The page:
For the sake of openness, transparency, and shared knowledge, I have published this ongoing blog, which will be updated every week for the foreseeable future. Mistakes will be made, so I apologize in advance, and I encourage you to add, expand, fix, or re-shape the text by using either the feedback mechanism on the blog or by emailing me at: firstname.lastname@example.org. Please used the heading “POW article.”
David Ensminger is a Humanities, Folklore, and English Instructor at Lee College in Baytown, TX. As a writer covering music, art, and contemporary issues, he has authored three books — Visual Vitriol: The Street Art and Subcultures of the Punk and Hardcore Generations (Univ. Press of Mississippi), co-authored Mojo Hand (Univ. of Texas Press), a biography of bluesman Lightnin’ Hopkins, and Left of the Dial: Conversations with Punk Icons (PM Press) — and has contributed to Popmatters, Maximum Rock’n’Roll, Houston Press, Postmodern Culture, Art in Print, M/C Journal, Journal of Popular Music Studies, Liminalities, Artcore, and others. As a digital archivist and blogger, he maintains 25 blogs documenting vernacular culture. Throughout his career, his articles and blogs have focused on the often overlooked but fecund, ongoing, and nuanced contributions of women, African Americans, Hispanics, queers and lesbians, and Deaf/Hard of Hearing communities upon the legacy, history, and modern dynamics of punk. In 2012, he released The Punk and Indie Compendium, an App published by BiblioBoard (featured on iTunes), featuring 250 entries, including music, photography, interviews, and ephemera from 1988-2012. His photographs have been featured in his books, blogs, and articles as well. Lastly, as a drummer, singer, and curator of traveling Visual Vitriol poster exhibitions, he has toured American and Western Europe since 2002.
Abstract in Process: With over 400,000 Axis troops in internment camps throughout most American states and Canada, the region hosted an influx of short-term, temporary, and forced immigrants on an unprecedented scale. Each detention site became a distinct pop-up cultural microcosm – an Italy, Germany, and Japan in exile – that featured both elite high culture activities, like symphonies and romantic drama, and resilient folk art practices as well. Due to overall American tolerance and generosity, in most cases, internees could revel in a sense of pride, nostalgia, and heritage. Overt Nazism was discouraged but occasionally thrived, undeterred by armed guards and razor wire, which sometimes did not even exist.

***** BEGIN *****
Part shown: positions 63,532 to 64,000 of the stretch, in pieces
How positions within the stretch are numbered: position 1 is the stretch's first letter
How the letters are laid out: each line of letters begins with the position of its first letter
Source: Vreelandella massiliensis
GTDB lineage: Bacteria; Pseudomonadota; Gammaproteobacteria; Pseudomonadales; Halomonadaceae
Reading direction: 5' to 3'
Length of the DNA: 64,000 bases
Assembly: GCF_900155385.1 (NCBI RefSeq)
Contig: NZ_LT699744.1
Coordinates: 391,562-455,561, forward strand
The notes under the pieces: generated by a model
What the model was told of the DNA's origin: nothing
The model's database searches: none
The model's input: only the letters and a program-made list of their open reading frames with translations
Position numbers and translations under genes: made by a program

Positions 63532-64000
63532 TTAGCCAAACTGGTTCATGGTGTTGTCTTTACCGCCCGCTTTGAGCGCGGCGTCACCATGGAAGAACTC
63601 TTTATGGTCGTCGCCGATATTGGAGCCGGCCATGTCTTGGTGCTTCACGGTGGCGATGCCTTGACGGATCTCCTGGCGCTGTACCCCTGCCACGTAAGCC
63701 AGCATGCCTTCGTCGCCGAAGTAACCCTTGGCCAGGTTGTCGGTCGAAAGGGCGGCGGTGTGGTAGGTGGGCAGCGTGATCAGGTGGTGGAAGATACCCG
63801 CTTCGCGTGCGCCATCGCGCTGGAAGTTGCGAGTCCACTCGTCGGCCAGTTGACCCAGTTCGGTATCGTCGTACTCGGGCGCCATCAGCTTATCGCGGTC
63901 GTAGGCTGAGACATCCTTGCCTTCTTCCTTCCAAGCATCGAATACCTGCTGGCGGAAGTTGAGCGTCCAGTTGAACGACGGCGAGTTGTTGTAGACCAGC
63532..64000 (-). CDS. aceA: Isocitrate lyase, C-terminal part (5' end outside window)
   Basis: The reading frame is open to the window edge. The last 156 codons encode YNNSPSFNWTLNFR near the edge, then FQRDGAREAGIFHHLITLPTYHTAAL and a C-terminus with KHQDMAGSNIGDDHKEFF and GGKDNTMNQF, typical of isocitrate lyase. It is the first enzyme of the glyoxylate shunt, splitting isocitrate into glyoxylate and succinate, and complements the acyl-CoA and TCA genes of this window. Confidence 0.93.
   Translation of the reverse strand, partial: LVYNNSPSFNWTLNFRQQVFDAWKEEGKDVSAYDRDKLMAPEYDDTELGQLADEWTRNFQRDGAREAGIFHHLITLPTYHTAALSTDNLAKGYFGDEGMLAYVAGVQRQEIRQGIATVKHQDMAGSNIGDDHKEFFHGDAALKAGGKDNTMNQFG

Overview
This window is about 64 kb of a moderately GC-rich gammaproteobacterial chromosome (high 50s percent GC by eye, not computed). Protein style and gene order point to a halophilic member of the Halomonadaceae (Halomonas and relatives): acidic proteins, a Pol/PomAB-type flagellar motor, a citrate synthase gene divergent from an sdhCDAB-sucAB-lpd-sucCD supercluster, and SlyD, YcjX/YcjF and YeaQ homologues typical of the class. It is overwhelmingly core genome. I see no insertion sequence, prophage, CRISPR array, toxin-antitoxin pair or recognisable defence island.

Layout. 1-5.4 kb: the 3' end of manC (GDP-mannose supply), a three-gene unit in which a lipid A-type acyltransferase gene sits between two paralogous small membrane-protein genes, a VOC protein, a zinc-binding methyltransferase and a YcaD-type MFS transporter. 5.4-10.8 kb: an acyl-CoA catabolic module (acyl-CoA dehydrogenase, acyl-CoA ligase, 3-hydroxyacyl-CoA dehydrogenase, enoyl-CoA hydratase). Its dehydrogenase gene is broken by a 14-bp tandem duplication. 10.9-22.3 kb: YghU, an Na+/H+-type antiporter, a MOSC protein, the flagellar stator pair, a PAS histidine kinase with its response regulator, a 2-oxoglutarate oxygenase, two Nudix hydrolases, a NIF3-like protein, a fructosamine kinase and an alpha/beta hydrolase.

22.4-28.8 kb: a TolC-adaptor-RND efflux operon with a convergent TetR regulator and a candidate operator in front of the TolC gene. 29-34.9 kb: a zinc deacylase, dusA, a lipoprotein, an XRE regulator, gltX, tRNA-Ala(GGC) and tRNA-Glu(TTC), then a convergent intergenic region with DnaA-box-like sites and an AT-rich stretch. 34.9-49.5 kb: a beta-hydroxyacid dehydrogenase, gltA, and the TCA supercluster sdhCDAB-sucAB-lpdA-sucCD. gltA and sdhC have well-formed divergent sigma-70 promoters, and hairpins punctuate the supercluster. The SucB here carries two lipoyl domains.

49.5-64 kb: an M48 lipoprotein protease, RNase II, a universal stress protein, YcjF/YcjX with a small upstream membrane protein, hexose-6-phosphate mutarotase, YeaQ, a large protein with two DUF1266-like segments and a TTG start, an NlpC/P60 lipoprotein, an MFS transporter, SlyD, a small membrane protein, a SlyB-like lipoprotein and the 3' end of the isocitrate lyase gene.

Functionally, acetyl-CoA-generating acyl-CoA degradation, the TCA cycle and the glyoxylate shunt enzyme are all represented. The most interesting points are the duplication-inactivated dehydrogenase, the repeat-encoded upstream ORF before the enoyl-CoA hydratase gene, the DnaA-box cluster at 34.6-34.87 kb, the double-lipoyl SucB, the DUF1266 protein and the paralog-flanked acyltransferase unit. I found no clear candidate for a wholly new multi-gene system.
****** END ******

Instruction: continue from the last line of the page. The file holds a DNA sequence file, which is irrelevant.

Many camp routines did reflect rigid military mores and hierarchies, both Axis and American, but work environments for rank’n’file enlisted men POWs (officers were not required to work), which took place in branch camps situated in rural communities, from rice paddies and East Texas ranches to Midwest orchards and asparagus canning factories, tended to offer more flexibility and freedom, as asserts Nick Clemenza too, a guard stationed in New Mexico “at the Bogle farm, where American soldiers would tell a prisoner needing discipline that he would have to go back to the base camp in Roswell. This worked as discipline because the prisoners preferred the freedom of the Bogle farm.”
These opportunities, which offered kinesic and proximal immersion in workaday American life, fostered amiable perspectives towards former enemies. Such newfound relationships are evidenced in the folk production of goods, from paintings and cabinetry to jewelry, models, and toys, that were handcrafted and gifted, bartered, traded, or sold to locals (the collection of Robert Henderson features a receipt for a POW handicraft valued at $6.00 in 1943, a rare paper trail of evidence), cementing long-lasting relationships and receptive attitudes towards democratic values and systems. Such aspects are chronicled in letters, visitations, and the immigration of former POWs back to America, the country of their detainment.
Editor David Ensminger’s Mavericks of Sound is available from Rowman and Littlefield on Sept. 16th!
In Mavericks of Sound: Conversations with the Artists Who Shaped Indie and Roots Music, music scholar David Ensminger offers a collection of vivid and compelling interviews with legendary roots rock and indie artists who bucked mainstream trends and have remained resilient in the face of enormous shifts in the music world. As the success of the concerts at Austin City Limits have revealed, the fan bases and crowds for indie and roots music often blur and overlap. In Mavericks of Sound, Ensminger brings to light the highways and byways trod by these music icons over the course of their careers and the ways in which their music-making has been affected by, and influenced, the burgeoning indie and roots music movements.
Ranging from seminal modern singer-songwriters to rockabilly renegades and indie rockers, Mavericks of Sound features a set of broad, penetrating, and insightful conversations imbued with a sense of musical history and heritage. Ensminger captures firsthand accounts from singer songwriters like Texas Country musician Tom Russell and first wave indie artist and folk rocker Peter Case; rockabilly artists Junior Brown and the Reverend Horton Heat; American indie rock icons such as 11th Dream Day’s Janet Bean, Pere Ubu’s Dave Thomas, Apples in Stereo’s Robert Schneider, and Swans members Michael Gira and Jarboe; English and New Zealand figures such as folk legend Richard Thompson, The Clean’s David Kilgour and The Waterboys’ Mike Scott; and folk, country and rock legends such as Merle Haggard, Ramblin’ Jack Elliott, Ralph Stanley, Neko Case, and Yo La Tengo.
Mavericks of Sound is the perfect work for contemporary indie, roots, Americana, country, and folk music fans who want to understand the unique artistry and unbound passion behind America’s musical innovators that readily broke and remolded rules.